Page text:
MLB Lockout Negotiation Week: Notes from Monday Pt. 2

Reportedly, MLB and the MLBPA will meet every day this week in an attempt to come to an agreement before a self-imposed February 28th deadline to ensure the season starts as scheduled on March 31st.

In an attempt to cover the daily happenings, here are updates from Monday:

Yes, we’ve been at this so long this is the second Monday under the current negotiation marathon.

An emotional roller coaster day of negotiations on-top of the already long week plus of back and forth has left me worn down.

What follows is part serious attempt at coverage, part stream of consciousness, as reports were moving hot and heavy late Monday night into Tuesday morning.


After an hour of caucus—a word I’ve successfully avoided using until now—the sides started the day meeting for about 45 minutes before going back to their sides. Three hours later, Rob Manfred and company met with the union for another 40 minutes, the first time Manfred consulted with the players during the week plus of negotiating. A few hours later there was yet another 45-minute meeting, this time sans Manfred. Then, a mere 15 minutes with Manfred back again and a “we’re working at it” on the way back to his side.

And working at it they were, with subsequent meetings of roughly an hour long, then just 10 minutes, followed by a mere 5-minute seventh meeting around 10 pm, twelve hours into the day. Another 5-minute stint was added around 10:40 pm, followed by another 5 minutes shortly thereafter. While I’m not sure what could happen in such short amounts of time, it must be something to bring them coming back for more.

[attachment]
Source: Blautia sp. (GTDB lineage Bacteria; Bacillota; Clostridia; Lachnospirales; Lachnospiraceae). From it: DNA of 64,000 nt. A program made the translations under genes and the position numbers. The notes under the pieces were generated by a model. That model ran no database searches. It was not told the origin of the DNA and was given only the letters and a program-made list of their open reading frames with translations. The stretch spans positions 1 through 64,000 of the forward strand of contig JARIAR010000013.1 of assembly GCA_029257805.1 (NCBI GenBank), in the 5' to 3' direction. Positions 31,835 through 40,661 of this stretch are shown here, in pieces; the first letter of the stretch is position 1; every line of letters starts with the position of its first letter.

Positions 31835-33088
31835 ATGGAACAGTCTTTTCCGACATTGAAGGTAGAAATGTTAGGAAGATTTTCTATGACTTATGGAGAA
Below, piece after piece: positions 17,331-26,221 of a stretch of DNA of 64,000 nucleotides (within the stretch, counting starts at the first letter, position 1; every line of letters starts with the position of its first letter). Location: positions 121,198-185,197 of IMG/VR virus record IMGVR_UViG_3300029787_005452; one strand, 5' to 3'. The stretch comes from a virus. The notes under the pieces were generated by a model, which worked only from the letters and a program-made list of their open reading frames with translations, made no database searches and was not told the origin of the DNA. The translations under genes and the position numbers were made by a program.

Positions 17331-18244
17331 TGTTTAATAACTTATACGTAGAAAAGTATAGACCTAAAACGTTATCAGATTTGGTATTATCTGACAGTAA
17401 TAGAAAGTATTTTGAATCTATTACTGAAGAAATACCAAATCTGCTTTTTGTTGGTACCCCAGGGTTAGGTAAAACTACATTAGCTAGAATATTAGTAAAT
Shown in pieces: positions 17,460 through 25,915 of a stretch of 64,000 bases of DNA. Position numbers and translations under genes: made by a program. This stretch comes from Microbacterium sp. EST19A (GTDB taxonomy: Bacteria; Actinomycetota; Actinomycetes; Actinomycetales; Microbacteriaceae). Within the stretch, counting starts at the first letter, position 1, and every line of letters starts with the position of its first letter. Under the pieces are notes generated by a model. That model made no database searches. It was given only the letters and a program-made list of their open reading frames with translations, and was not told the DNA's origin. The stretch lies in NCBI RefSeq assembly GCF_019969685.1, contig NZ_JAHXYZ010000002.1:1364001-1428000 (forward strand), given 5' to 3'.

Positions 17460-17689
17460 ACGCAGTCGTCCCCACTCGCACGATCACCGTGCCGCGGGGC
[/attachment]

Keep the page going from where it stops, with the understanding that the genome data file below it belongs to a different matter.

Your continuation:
While no one explicitly said it, meeting Number 10 appeared to have lasted 10 minutes, because symmetry is important. However, Number 11 couldn’t hold serve.

Also, have I mentioned there is no relation to Pat Houlihan?

Around 8:30 pm, reports started trickling out involving details being discussed between the sides. Evan Drellich of The Athletic was the first to report anything specific:

Under the 12-team format—the union’s proposal—the league would be superimposing their bonus pool amount, while apparently raising their minimum salary from $640,000. The league gives nothing away for free, so there would have to be additional aspects to counter this supposed increase.

For the 14-team option, the league would be coming closer to the player’s proposal of $775,000, and doubling their $20 million bonus pool, which would still fall far short of the union’s proposed $115 million.

As part of these adjustments, Bob Nightengale of USA Today reported that the luxury tax rates were moving down, from 50%, 62%, and 95% to 35%, 47%, and 80%. He then deleted the tweet, so maybe he jumped the gun.

As Maury Brown of Forbes noted, these rates are very important to players, as taxes never go down, so getting them to stay the same is very important.

Around 9 pm, reports stared surfacing that despite progress and some tepid optimism, the sides were still far apart but “things can change very quickly”. The sides were leaving open the idea of extending the league’s self-imposed deadline if it meant coming to a deal.

Then, after 10 pm, Andy Martino of SNY actually reported first—best I could tell—that there was a strong possibility that the tax rates could be lowered to that of the previous deal, as well as the expanded playoffs being the main sticking point of an agreement coming to place. Without ever seeing Andy’s name at all during the previous week, I tried not to take this report too seriously, but it’s definitely one of those subjects that would create quick change.

As the night wore on, it started to become clear that the issue was 12 or 14 teams in the playoffs, which built off Martino’s previous reporting.